UNDERSTANDING PROCESSES, STRUCTURES AND INTER-PROFESSIONAL RELATIONAL NETWORKS WITHIN ORGAN DONATION PROGRAMS IN ONTARIO
Silva e Silva, Vanessa
MetadataShow full item record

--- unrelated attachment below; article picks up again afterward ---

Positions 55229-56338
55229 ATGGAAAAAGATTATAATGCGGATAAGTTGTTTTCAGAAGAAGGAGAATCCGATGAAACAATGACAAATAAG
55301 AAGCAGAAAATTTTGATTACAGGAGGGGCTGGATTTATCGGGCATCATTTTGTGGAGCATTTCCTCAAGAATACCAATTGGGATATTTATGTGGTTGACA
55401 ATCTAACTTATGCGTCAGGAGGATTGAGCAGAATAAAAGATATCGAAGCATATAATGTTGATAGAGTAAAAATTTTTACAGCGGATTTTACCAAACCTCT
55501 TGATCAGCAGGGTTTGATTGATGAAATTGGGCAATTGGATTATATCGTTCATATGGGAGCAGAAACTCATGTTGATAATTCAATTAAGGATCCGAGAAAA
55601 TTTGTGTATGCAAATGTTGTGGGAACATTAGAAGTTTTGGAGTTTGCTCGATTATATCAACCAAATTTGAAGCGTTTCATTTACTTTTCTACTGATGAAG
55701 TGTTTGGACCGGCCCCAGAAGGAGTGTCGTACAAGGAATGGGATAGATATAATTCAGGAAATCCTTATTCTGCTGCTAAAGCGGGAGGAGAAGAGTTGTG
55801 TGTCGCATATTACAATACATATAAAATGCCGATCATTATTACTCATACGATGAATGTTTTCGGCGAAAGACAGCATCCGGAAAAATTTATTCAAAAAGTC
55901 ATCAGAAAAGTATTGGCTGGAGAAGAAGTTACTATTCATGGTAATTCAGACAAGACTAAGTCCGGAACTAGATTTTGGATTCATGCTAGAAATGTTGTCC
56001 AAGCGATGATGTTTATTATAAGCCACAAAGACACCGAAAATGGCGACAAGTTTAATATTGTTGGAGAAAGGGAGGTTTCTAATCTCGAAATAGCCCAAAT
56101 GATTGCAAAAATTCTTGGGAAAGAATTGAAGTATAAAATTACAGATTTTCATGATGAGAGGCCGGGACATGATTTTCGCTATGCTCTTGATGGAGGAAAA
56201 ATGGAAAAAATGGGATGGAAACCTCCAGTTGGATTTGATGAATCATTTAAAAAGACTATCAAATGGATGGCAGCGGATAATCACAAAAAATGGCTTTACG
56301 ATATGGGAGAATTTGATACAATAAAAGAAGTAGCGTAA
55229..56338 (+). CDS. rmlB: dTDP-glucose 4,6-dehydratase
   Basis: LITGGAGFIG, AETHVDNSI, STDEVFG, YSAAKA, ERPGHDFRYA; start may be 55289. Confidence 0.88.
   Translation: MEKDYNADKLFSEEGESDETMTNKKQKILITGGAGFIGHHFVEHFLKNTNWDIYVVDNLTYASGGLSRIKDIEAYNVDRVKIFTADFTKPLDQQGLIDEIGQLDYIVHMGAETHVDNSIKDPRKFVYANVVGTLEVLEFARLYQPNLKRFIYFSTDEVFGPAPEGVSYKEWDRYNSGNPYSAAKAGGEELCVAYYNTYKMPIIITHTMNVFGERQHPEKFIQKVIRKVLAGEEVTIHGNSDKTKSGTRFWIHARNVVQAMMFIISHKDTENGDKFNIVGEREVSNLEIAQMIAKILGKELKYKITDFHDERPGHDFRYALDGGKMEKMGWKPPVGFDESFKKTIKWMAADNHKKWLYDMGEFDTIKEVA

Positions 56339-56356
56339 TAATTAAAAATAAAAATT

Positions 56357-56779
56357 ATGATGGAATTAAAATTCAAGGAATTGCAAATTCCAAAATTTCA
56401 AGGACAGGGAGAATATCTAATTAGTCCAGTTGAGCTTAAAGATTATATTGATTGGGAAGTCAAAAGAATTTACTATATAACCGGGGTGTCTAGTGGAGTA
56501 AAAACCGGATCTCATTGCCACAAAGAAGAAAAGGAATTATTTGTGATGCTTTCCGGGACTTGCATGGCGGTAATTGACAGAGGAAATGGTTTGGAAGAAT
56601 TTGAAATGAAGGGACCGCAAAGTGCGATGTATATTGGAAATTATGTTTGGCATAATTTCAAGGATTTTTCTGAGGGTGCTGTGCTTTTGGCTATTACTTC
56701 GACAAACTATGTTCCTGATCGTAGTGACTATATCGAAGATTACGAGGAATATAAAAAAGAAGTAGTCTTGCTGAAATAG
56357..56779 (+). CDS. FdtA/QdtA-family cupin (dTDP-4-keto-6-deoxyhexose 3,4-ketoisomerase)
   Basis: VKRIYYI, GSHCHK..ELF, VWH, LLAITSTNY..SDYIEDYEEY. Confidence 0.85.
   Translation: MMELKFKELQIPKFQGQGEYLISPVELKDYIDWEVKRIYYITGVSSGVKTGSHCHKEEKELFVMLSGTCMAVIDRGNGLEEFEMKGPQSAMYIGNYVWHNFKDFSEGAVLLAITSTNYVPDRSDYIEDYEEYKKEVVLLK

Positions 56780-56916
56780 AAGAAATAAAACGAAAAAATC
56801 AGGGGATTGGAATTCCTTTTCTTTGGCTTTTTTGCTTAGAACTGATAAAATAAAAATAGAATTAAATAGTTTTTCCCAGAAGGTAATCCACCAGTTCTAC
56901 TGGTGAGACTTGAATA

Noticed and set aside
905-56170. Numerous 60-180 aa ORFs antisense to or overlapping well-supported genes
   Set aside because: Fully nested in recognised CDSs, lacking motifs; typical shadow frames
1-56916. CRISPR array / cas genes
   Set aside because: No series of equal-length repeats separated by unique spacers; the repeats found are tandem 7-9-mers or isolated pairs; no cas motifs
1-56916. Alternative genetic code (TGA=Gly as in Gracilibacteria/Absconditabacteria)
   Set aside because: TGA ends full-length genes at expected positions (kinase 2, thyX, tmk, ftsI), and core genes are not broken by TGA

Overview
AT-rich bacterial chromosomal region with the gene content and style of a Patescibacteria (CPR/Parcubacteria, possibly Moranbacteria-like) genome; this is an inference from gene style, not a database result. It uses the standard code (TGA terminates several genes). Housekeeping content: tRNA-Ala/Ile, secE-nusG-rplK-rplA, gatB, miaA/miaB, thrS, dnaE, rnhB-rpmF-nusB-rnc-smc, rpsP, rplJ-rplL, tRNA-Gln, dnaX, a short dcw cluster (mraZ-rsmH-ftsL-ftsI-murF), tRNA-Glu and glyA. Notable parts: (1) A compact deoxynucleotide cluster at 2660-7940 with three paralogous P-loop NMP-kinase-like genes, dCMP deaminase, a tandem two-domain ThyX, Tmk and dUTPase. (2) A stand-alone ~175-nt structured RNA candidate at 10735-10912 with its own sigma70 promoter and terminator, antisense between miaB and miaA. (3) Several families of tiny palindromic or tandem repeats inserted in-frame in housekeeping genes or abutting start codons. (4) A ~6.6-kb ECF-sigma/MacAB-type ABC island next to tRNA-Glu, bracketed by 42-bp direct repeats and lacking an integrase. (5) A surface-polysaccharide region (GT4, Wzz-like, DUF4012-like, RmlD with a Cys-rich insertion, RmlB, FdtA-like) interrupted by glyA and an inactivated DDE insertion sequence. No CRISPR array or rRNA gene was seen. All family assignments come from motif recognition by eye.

Background: The complex factors contributing to variation in the performance of organ donation programs are poorly understood. Thus, the overall aim of this dissertation research was to enhance our understanding of the organizational attributes (i.e., processes and structure) and inter-professional relationships within organ donation programs in Ontario. Objectives: The specific research objectives were: (1) To identify and synthesize the current evidence in regards to the key contexts, processes and structures of international organ donation programs, (2) To describe the interactions of the Organ Tissue Donor Coordinators (OTDCs) with others during organ donation cases, and (3) To describe the interprofessional interactions during organ donation cases, within organ donation programs in Ontario, from an organizational perspective (structure, context, process). Methods: To address Objective 1, I conducted a scoping review of the literature. To address Objective 2, I completed a social network analysis (SNA) of organ donation cases focusing on the OTDC role and interactions, and to address Objective 3, I completed a mixed method SNA with a convergent design. Data were collected among 3 Ontario hospitals through interviews, review of documents, and case observation. Results: For Objective 1, I identified three themes that influence success in organ donation programs: context (n=39, 46 %), process (n=48, 57 %), and structural (n=59, 70%). In the social network analysis (Objective 2), OTDCs were identified as the hub facilitating the information exchange in the network. For Objective 3, I identified that the care team regarded the OTDCs’ position as central in the network (contrary to the network analysis measures); and there were opportunities for improvement to reduce organ allocation time. Conclusions: This thesis’ findings reinforced positive aspects, previously presented in the literature, of the benefits of the OTDC role in managing organ donation processes. Based on our findings, we identified potential organ donation process improvements that could positively impact donation rates and reduce transplant waiting lists. However, in the future, it will be important to consider a national perspective that would allow comparisons across provinces to further explore the interprofessional roles and organizational attributes that are associated with optimal performance of organ donation networks.